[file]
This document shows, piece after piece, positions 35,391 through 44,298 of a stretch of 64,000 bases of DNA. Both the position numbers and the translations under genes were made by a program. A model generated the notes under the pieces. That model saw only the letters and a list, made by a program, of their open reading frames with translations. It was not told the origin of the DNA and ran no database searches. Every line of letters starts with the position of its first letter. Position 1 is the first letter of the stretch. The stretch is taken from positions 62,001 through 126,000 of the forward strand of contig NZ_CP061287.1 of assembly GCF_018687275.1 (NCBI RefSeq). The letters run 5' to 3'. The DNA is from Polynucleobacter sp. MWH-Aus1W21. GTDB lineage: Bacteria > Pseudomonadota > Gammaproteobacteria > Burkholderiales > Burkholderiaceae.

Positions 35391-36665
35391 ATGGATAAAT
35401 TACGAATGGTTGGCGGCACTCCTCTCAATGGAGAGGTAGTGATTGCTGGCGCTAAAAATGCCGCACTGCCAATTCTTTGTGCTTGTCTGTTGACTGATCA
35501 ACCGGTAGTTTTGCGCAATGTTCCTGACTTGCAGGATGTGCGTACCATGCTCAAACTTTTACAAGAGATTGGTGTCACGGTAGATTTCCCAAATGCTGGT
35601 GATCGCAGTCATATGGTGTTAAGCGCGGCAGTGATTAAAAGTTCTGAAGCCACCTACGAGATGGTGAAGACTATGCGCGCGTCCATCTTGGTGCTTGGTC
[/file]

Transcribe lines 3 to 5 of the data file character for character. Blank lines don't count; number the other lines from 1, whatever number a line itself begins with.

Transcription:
35391 ATGGATAAAT
35401 TACGAATGGTTGGCGGCACTCCTCTCAATGGAGAGGTAGTGATTGCTGGCGCTAAAAATGCCGCACTGCCAATTCTTTGTGCTTGTCTGTTGACTGATCA
35501 ACCGGTAGTTTTGCGCAATGTTCCTGACTTGCAGGATGTGCGTACCATGCTCAAACTTTTACAAGAGATTGGTGTCACGGTAGATTTCCCAAATGCTGGT